Videos and photographs can build their self-esteem and confidence as well as increasing their knowledge and understanding of climate change issues. Barriers can be removed for women and children to lead in story-making, data collection, interviewing and editing their videos and photographs to come up with community-based digital stories. Strategically, rural-situated information centres are the way to go and they would be key in acting as information banks and repositories for disadvantaged communities to network, learn and get empowered. These centres would be instrumental in passing relevant knowledge about community-based livelihoods to children as they grow. Rural information centres are important for communication ecology because that is where children see farming activities taking place.

Of course, internet connectivity is sometimes volatile in developing countries and that’s a given and it should be noted as an information gap. When internet is available because of correct funding and support, women and children cannot be rendered idle. Due to high levels of poverty inherent in rural areas, communities require skills through life-long learning and not food handouts. People should be empowered through appropriate knowledge because not all knowledge is sufficiently empowering, some is destructive while some is lip-service.

Rural communities would be empowered gradually through workshops, and other forms of activities designed to change human behaviours and promote human preparedness.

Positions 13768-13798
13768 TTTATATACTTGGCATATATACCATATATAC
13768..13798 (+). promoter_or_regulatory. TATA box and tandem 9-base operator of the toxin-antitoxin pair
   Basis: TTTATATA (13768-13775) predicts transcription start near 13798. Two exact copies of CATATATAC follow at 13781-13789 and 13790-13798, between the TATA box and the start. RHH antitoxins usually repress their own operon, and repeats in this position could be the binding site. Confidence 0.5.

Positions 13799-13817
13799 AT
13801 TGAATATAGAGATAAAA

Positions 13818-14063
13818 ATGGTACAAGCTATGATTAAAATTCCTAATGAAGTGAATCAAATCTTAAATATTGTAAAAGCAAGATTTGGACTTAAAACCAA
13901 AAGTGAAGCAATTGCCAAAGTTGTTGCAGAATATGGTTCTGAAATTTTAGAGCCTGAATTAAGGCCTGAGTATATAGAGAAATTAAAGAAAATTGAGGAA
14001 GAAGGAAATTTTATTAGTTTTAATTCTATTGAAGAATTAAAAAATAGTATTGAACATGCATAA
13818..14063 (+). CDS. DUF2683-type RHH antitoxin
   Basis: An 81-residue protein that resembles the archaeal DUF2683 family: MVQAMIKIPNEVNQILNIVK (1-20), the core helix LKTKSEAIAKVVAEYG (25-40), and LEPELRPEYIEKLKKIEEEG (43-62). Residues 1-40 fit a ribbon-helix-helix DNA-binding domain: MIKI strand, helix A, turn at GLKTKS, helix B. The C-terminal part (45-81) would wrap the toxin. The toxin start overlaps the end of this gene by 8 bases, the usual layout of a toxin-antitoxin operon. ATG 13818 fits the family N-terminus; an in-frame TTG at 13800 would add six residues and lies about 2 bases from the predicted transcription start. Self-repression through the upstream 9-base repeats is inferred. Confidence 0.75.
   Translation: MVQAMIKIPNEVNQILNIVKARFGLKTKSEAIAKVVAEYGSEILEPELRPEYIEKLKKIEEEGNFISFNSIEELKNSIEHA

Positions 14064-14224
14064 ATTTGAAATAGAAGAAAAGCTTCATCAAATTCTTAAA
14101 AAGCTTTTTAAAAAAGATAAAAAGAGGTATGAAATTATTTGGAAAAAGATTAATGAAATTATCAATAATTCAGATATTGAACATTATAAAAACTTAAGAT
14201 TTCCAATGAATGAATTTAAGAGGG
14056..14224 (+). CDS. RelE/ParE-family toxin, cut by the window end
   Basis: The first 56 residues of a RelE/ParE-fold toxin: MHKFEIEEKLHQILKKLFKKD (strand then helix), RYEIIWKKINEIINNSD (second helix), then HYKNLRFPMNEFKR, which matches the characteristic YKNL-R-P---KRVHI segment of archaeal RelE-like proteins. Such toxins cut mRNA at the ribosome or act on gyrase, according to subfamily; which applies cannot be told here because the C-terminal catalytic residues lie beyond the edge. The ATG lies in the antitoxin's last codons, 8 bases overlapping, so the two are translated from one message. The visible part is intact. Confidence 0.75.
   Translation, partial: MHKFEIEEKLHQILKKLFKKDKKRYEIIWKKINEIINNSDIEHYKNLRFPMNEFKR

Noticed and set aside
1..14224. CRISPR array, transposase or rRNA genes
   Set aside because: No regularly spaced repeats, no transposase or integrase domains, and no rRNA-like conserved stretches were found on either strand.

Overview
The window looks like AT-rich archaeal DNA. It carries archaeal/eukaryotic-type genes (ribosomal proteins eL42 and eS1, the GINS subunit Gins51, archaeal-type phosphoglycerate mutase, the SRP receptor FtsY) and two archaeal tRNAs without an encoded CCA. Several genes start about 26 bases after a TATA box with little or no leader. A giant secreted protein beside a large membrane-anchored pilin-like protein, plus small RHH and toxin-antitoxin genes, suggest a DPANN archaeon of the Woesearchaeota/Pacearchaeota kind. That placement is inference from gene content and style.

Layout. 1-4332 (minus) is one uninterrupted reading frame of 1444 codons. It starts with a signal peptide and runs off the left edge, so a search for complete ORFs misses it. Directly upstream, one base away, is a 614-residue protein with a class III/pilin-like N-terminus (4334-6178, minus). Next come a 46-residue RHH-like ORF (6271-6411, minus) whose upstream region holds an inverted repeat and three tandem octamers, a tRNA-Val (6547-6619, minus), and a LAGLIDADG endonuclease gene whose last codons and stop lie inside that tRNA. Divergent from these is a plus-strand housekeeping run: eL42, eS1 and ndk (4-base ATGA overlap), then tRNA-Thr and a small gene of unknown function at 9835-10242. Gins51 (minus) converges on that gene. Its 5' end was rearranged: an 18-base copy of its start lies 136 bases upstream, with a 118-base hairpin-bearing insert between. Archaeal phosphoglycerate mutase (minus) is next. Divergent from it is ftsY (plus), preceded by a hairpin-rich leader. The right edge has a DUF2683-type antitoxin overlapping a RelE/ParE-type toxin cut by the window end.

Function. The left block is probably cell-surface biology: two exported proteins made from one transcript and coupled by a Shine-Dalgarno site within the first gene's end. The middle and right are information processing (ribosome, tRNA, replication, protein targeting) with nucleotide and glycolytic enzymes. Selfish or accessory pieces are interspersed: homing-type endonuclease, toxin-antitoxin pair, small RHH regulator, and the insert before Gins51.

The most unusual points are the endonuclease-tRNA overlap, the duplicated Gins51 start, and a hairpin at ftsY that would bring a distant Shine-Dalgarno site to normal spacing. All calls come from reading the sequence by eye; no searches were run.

As these rural knowledge hubs would be operating, emphasis will be placed on the prevailing literacy levels, poverty scales including the ability to maintain these valuable centres and infrastructure. Information banks need to be updated regularly in order to do away with obsolete information and replace it with something current and new according to local and global standards. In terms of education, it would be critical to identify information and knowledge gaps in these communities so that these become their needs and necessities.
As this would be a gradual process, these centres can start operating with government and donor support until the communities are sufficiently empowered to run their own affairs in the long run. Once again, connectivity should be maintained so that these noble centres do not become white elephants. From the community projects they would be running, participants can set aside some money to maintain connectivity and upgrade services.

These centres won’t be an end to themselves, but just life back-ups to promote communication ecology because all community problems cannot be solved by the internet, hence these knowledge hubs would facilitate creative thinking, innovation and value addition. Above all, within these communities, some people need knowledge in their local languages in order to make the information locally specific and appealing.

Understanding a whole network of activities would motivate communities to hold community development meetings regularly, as part of monitoring and evaluation. They can also flip charts to use drawings to identify recurring problems and these problems would be named based on the drawings. They would also be in a position to present community problems using pictures and diagrams so that community learning would appeal to all human senses.

 Peter Makwanya is a climate change communicator. He writes in his personal capacity and can be contacted on: petrovmoyt@gmail.com